Actually contributing to the BBYA panel was a real trip, lol. The teen presentation day fell on father's day, which meant pretty much all of the local teens dropped out at the last minute. They'd managed to rope in a random group of kids who were attending the conference, I believe, to see the Printz winners. Which meant they were a well read bunch of kids, but they'd all read the same books. Meanwhile, I had been systematically plowing through as many of the nominated titles as I could. I think on the handout they gave us of all the nominated titles there were ten titles per page, and I regularly found that I had read 6-9 of the titles on every page. I felt so self-conscious after it quickly became clear that I had easily out-read all of the other kids there that I made myself pick only one book per page that I felt really strongly about. Usually strongly positive - Mrs. Dobrez remembered that I'd had a very negative reaction to Three Clams and an Oyster and made me share my opinions with the whole group, lol. It was a heady experience, and one I'll absolutely never forget.

A few years later I got to go back to ALA when it was in Chicago (much shorter road trip this time!). I was officially "too old" to be a teen reader, but the current crop of BBYA readers was going and I was old enough to be considered a chaperon. So one sunny summer day I climbed on a bus with a bunch of middle and high school kids to play grown up while they shared their opinions with the BBYA panel. The kids ran the gamut of "young adult," from middle to high school. Most of the high school kids had been middle schoolers when we started BBYA, and most of us could hardly string together a more coherent sentence than "I really liked this book. It was cool and exciting. I liked the main character" when sharing with each other at our weekly meetings. So it was great to go into the teen BBYA panel and see these kids be able to give concise and precise reviews of exactly why any particular book should or should not be part of the final BBYA list. Even the younger kids held their own - undoubtedly they had learned by the example of the older members.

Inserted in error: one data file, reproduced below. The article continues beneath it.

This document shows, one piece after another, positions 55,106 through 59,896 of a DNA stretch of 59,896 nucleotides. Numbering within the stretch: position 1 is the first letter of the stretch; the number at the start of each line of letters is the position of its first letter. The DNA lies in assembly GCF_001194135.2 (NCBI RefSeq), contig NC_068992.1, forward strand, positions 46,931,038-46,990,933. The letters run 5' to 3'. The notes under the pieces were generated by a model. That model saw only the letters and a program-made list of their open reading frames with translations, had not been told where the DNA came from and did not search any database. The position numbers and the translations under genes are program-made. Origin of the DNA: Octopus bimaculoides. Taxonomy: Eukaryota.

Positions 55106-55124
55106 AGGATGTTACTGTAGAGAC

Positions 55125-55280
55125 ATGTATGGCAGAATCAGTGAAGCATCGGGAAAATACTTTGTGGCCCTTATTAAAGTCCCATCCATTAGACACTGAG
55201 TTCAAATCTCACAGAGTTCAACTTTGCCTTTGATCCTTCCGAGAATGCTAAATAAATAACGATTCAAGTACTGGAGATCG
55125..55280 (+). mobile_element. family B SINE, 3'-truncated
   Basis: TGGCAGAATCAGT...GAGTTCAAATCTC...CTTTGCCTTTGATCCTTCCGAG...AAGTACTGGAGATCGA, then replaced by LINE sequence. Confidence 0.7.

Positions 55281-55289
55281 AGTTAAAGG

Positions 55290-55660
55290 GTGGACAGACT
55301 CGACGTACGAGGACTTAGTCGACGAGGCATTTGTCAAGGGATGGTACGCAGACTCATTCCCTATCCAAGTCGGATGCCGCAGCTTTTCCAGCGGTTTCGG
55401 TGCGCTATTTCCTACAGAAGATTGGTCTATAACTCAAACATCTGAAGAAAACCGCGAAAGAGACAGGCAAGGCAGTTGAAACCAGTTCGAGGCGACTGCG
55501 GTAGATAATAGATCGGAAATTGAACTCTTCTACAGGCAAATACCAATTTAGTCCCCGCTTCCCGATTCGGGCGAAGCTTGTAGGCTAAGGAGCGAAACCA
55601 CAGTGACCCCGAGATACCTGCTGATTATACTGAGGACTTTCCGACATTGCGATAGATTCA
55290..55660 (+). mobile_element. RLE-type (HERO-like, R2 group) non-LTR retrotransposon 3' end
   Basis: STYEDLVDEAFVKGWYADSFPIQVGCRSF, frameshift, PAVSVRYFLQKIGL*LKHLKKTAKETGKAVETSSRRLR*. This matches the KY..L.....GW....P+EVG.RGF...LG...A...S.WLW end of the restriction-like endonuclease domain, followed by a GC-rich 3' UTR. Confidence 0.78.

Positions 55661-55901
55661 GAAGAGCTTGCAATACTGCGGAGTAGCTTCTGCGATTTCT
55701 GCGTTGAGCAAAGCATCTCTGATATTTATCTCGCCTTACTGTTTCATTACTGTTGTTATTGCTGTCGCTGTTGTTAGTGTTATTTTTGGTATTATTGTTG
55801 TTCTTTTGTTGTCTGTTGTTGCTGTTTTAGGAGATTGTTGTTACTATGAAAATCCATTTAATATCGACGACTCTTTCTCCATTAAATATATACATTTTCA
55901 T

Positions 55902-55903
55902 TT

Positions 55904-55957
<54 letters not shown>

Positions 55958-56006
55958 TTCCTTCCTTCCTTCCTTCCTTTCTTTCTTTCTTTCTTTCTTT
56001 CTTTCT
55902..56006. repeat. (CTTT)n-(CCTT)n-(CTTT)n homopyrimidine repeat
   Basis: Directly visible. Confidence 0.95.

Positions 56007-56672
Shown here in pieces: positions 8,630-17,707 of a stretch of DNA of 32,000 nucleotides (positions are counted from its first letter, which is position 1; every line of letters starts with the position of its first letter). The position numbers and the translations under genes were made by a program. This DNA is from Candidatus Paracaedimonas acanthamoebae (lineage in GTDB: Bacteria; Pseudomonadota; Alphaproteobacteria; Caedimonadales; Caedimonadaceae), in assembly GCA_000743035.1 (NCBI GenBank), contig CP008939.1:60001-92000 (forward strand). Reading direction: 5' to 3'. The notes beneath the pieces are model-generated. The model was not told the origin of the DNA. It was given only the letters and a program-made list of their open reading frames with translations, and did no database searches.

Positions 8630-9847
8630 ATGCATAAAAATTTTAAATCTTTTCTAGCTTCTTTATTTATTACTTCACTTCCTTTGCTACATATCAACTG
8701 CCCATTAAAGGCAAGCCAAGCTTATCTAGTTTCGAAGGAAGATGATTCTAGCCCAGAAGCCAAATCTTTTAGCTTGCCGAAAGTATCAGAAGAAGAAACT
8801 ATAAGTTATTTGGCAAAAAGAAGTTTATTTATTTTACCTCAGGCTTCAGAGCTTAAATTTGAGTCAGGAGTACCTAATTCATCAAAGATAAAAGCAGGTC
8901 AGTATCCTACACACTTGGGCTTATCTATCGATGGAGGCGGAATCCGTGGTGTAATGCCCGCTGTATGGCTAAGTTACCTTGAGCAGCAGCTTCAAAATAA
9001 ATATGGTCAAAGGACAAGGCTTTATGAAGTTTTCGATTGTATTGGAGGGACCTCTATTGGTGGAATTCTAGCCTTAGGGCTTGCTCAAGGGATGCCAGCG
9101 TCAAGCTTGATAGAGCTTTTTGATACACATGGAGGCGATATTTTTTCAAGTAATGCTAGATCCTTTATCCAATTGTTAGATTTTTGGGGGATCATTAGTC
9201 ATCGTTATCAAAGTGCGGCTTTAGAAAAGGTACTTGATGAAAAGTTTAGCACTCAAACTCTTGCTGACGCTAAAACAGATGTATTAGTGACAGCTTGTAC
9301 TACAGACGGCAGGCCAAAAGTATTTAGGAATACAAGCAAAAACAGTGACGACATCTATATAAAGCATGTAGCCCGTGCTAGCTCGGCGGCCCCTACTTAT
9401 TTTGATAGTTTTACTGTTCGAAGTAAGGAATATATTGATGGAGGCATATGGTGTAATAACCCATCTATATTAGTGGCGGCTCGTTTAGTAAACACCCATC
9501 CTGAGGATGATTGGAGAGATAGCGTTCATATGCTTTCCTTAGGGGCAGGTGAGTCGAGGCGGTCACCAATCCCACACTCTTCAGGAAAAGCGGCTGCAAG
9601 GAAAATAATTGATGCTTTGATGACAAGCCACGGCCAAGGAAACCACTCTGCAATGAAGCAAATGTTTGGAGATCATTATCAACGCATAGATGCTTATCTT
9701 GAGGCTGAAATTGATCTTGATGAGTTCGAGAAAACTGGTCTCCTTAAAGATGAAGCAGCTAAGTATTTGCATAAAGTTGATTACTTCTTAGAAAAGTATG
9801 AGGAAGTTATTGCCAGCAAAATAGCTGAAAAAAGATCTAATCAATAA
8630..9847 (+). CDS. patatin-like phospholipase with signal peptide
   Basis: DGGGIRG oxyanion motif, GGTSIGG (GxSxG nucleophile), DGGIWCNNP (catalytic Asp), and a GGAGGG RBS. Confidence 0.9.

From the comments over at Bookends, it's obvious that a lot of people feel passionately about the BBYA list. Teachers and librarians alike use the list to decide what books should be added to their school libraries. They use it to justify adding books to the curriculum. BBYA doesn't rely strictly on popularity, which means that obscure books or controversial books have just as much of a chance of being recognized as heavy weights like Harry Potter. But for me, BBYA has touched me on a much more personal level. I hope to one day be one of those librarians who relies on BBYA - or maybe even be one of those who gets to vote on the list. Or maybe I'll be an editor at a small publisher, who finds that a little gem of a book has a chance at wider recognition because the BBYA committee is considering it at a conference. I don't know where exactly I will end up, but I know I will end up there in no small part because of what I learned as a teen reader for BBYA.

Update: YALSA board member Michele Gorman tries to calm things down over here, clarifying that this is only a proposal at this point, and saying that the Reader's Choice list is not intended to be a replacement for BBYA, since neither proposal mentions the other. I think the assumption that the Reader's Choice is a replacement is because a) the two proposals appear consecutively (which could just be a coincidence) and b) the Reader's Choice list would appear to be the only opportunity for a general best-of-YA-lit list. Reader's Choice could certainly co-exist with BBYA, but if it comes into being just as BBYA is phased out, it will be seen as a pretty poor replacement.